We run well on this race track and I just can’t wait for Sunday and
can’t wait for qualifying, hopefully get a good lap and look forward
to the race.”  WHAT ARE YOUR THOUGHTS ON HAVING ONLY ONE CALIFORNIA
RACE NEXT YEAR?  “Obviously I’m not real excited about that.  This is
probably one of our best race tracks that we race at, so getting cut
down to one time – me personally – it’s gonna hurt.  I’ve got a lot of
family here and get back to the west coast a little bit.  I’ve got
friends and family who come from Washington and Oregon, where I grew
up.  I see a lot of people here I used to race with and fans, so it
gives all the west coasters a chance to come and visit this race
track.  So I think it has a pretty good draw from a lot of different
states.  As far as that goes, one is the personal side of it. I really
enjoy coming to Southern California and get to see everybody, but two,
I run really good here so that’s kind of a double thing for me.  I
guess the bright side of it is, if there’s a positive, is at least we
get to come here once a year.  Unfortunately, we’re not gonna get to
come twice.”  DO YOU THINK THE FR9 IS COMING ON AT THE RIGHT TIME AND
WHY OR WHY NOT?  “I was hoping that this was gonna happen.  It was
kind of ironic that the FR9 engine came in right as Ford had struggled
for so long.  We really struggled with our cars.  Our engines have
always been great and made great power and been reliable, so it was
like, ‘When are we ever gonna get our cars turned around and get our
cars running better and be more competitive?’  And right as we did
that, we were integrating the FR9 engine into the program, so it sort
of makes it look like the FR9 engine is really our saving grace in the
whole thing, and that’s part of the piece of the puzzle, but it’s not
as big as what some people from the outside would look at that don’t
know a lot about the sport.  They say, ‘Oh, they’ve got their new
engine.  Now they’re winning races and really competing well.’  So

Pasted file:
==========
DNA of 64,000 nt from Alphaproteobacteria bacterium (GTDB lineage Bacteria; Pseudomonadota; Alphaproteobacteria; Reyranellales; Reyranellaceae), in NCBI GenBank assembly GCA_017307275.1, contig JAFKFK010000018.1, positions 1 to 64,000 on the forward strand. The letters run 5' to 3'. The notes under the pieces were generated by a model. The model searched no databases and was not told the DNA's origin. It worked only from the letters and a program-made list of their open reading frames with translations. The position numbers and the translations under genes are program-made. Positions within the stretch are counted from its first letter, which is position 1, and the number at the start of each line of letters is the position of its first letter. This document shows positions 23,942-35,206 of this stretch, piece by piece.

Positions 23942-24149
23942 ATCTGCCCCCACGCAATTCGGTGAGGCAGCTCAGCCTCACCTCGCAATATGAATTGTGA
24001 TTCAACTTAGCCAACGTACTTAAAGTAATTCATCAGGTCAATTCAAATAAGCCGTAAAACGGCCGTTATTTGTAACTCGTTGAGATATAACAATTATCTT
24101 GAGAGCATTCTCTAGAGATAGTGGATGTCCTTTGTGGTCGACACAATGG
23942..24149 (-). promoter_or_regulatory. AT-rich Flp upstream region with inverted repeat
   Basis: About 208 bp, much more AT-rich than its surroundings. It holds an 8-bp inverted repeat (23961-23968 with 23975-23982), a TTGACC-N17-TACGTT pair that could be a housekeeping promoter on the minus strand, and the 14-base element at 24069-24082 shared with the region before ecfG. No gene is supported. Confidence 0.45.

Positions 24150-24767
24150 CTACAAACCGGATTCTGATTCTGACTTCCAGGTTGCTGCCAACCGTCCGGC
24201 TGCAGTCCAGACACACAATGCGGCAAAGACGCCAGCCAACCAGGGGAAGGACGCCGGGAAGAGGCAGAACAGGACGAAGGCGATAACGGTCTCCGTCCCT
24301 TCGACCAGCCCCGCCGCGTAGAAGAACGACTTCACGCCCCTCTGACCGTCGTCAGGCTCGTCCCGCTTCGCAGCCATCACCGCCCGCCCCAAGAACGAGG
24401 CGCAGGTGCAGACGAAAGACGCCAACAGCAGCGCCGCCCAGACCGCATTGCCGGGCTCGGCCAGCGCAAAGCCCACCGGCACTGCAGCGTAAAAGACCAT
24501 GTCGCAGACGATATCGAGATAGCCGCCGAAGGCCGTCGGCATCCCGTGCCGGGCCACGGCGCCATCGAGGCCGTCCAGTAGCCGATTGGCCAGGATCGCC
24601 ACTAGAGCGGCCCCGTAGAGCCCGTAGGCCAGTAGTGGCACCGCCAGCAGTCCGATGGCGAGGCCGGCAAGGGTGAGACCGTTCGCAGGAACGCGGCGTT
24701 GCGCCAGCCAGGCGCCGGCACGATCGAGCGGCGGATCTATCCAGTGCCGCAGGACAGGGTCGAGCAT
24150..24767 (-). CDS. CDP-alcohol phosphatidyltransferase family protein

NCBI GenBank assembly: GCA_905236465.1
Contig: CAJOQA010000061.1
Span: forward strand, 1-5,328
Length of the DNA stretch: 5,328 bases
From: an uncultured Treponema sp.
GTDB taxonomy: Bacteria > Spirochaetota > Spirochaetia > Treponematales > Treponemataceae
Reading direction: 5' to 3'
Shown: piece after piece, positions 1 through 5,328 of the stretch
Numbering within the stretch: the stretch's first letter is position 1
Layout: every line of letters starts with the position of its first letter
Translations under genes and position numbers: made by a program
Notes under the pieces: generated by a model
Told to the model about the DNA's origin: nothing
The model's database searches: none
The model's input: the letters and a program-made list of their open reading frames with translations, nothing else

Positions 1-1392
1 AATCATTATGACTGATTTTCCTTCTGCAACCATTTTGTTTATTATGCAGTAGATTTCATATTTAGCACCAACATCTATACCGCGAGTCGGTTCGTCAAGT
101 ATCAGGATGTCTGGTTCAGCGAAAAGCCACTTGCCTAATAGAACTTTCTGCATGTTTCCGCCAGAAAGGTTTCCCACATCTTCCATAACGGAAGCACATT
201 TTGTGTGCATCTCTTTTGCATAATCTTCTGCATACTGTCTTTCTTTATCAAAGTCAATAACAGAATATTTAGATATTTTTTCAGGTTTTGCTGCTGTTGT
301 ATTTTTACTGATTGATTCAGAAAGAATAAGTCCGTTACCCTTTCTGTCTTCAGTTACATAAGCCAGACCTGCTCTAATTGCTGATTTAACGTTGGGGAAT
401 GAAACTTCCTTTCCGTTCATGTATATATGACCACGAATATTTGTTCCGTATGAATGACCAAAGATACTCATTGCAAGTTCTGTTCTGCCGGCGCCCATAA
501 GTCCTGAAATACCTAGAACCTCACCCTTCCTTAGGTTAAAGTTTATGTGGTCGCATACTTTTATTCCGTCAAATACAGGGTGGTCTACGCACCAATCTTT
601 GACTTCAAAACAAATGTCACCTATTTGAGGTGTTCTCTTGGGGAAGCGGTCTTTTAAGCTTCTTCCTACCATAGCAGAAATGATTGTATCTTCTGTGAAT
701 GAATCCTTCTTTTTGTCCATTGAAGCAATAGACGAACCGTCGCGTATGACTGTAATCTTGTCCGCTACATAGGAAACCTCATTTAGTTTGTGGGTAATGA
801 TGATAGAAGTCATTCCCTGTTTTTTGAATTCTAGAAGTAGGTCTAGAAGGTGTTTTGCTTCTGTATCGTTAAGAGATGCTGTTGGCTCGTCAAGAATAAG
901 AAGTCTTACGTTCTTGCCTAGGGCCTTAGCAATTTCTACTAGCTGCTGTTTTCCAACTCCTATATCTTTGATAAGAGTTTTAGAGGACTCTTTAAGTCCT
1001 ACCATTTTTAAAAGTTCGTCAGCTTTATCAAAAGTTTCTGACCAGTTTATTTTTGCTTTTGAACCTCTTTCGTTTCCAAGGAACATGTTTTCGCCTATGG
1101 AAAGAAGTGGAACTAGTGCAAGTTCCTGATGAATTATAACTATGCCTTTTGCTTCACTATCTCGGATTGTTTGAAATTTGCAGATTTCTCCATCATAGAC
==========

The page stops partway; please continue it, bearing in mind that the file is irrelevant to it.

really, where the turnaround was, if you look back at our stats, was
Chicago for all Roush Fenway cars.  The RPM cars had outrun us for the
better part of the season, so we kind of switched to more of their
suspension package in Chicago and I think Carl has three second-place
finishes then, I’ve got two wins and was running second when the
engine expired at Chicago that very race, so, really, that was kind of
our turnaround race.  We really turned our program around and the
engine came on board, so with the two combination, it certainly made
us a ton better.  Some of the things about the engine, it makes a
little bit better mid-range power, which the passing takes place from
the center of the corner to the corner exit.  When you put the gas
down, the guy whose car handles the best and puts the gas down the
earliest is normally the guy that will make the pass, but also that’s
where you need the engine to have its most power.  So this engine does
that a little bit better and then the cooling package, we’ve really
caught up to all the other manufacturers on our cooling package.  It’s
a little bit more efficient, so we’re able to match the tape on the
front of the car as the other guys, so those two things – and it’s got
the lower center of gravity.  It is a little heavier than the old
engine just because we had to make our engine a little bit longer to
match the other manufacturers, so it has plusses and minuses to it as
far as what it does.”

GREG BIFFLE CONTINUED — ARE YOU FEELING MORE COMFORTABLE WITH IT NOW
AND CAN PUSH THE LIMITS MORE?  “Yeah, I definitely do, especially
after last week because we definitely tested it last week.  The engine
was on the chip for three-quarters of that race from just past the
flag stand all the way to the corner.  The engine shop said, ‘Make
sure you don’t run this engine on the chip.  We don’t want it running
on the rev chip.  Run it right before it.’  When you start making it
miss on cylinders it gets angry inside with all the parts and pieces.
Of course, we listened to them and then ran it on the chip for
three-quarters of the day and the thing lived the whole time.  I got